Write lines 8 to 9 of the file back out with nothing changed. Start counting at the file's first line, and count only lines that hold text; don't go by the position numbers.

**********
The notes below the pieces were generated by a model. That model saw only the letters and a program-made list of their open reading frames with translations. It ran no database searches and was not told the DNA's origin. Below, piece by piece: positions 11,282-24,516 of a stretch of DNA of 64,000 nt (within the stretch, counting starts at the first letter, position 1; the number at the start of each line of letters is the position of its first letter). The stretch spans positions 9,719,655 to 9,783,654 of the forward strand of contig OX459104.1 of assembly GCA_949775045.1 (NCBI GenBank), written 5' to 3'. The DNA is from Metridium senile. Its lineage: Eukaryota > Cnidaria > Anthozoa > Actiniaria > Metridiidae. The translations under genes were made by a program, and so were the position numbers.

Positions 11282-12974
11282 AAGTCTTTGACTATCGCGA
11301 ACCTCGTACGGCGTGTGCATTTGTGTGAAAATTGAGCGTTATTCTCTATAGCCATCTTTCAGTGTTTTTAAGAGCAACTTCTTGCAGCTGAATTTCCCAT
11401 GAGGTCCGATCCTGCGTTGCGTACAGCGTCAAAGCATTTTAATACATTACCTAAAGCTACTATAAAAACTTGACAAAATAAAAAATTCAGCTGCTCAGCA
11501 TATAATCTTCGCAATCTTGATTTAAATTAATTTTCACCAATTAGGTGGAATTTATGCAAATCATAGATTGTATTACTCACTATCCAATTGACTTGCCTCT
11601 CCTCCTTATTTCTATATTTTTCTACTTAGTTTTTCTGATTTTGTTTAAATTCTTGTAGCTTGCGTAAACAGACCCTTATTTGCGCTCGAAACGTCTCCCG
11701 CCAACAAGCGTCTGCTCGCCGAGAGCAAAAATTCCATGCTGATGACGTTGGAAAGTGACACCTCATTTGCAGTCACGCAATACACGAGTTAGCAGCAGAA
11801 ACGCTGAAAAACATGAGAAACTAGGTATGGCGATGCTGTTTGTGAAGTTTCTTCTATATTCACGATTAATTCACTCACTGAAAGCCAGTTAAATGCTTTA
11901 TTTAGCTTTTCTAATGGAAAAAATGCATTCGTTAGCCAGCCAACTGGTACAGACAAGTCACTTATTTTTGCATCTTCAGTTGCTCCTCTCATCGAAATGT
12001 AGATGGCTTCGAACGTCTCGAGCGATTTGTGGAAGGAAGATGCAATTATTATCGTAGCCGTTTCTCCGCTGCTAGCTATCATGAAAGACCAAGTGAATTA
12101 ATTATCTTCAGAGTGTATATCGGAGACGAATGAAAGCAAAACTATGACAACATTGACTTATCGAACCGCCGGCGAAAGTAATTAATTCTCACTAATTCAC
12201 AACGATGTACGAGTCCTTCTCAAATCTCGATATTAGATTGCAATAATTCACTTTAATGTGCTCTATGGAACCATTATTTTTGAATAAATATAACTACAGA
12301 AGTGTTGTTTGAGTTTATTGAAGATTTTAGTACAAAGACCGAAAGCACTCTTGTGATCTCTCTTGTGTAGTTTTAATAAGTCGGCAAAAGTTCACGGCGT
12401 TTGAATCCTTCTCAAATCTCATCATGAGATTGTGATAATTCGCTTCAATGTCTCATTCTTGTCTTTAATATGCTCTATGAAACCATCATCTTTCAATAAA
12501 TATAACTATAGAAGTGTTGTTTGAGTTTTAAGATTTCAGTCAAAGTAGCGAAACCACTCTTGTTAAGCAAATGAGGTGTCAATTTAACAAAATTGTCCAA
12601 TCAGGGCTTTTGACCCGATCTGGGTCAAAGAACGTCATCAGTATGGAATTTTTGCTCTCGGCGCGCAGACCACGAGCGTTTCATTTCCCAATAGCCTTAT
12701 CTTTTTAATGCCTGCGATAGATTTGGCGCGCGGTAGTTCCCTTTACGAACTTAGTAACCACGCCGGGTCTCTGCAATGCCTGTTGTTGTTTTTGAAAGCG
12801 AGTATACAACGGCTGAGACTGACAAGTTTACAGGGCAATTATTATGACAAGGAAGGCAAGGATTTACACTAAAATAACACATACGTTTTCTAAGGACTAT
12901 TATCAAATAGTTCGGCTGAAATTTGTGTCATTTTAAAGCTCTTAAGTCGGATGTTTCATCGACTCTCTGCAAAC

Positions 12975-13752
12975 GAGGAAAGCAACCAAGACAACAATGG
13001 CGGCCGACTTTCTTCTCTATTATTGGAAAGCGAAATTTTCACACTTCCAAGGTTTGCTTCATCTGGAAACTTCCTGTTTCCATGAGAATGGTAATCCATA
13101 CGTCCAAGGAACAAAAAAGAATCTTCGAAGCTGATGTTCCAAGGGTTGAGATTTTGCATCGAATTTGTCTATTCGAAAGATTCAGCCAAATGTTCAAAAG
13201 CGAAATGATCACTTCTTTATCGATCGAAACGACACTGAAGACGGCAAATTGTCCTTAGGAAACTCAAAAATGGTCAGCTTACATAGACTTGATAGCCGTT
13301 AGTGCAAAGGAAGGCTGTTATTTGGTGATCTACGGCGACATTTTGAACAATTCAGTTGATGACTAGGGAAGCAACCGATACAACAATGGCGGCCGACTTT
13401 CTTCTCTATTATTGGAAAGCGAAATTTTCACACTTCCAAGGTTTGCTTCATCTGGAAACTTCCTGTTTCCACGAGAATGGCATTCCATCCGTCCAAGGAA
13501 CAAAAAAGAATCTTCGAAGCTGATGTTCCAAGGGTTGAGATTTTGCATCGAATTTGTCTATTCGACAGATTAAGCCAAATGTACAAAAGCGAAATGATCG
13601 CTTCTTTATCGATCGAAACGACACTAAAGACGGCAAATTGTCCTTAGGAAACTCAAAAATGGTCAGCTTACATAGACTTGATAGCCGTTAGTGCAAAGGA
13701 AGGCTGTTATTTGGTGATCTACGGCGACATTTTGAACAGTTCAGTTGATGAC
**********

11701 CCAACAAGCGTCTGCTCGCCGAGAGCAAAAATTCCATGCTGATGACGTTGGAAAGTGACACCTCATTTGCAGTCACGCAATACACGAGTTAGCAGCAGAA
11801 ACGCTGAAAAACATGAGAAACTAGGTATGGCGATGCTGTTTGTGAAGTTTCTTCTATATTCACGATTAATTCACTCACTGAAAGCCAGTTAAATGCTTTA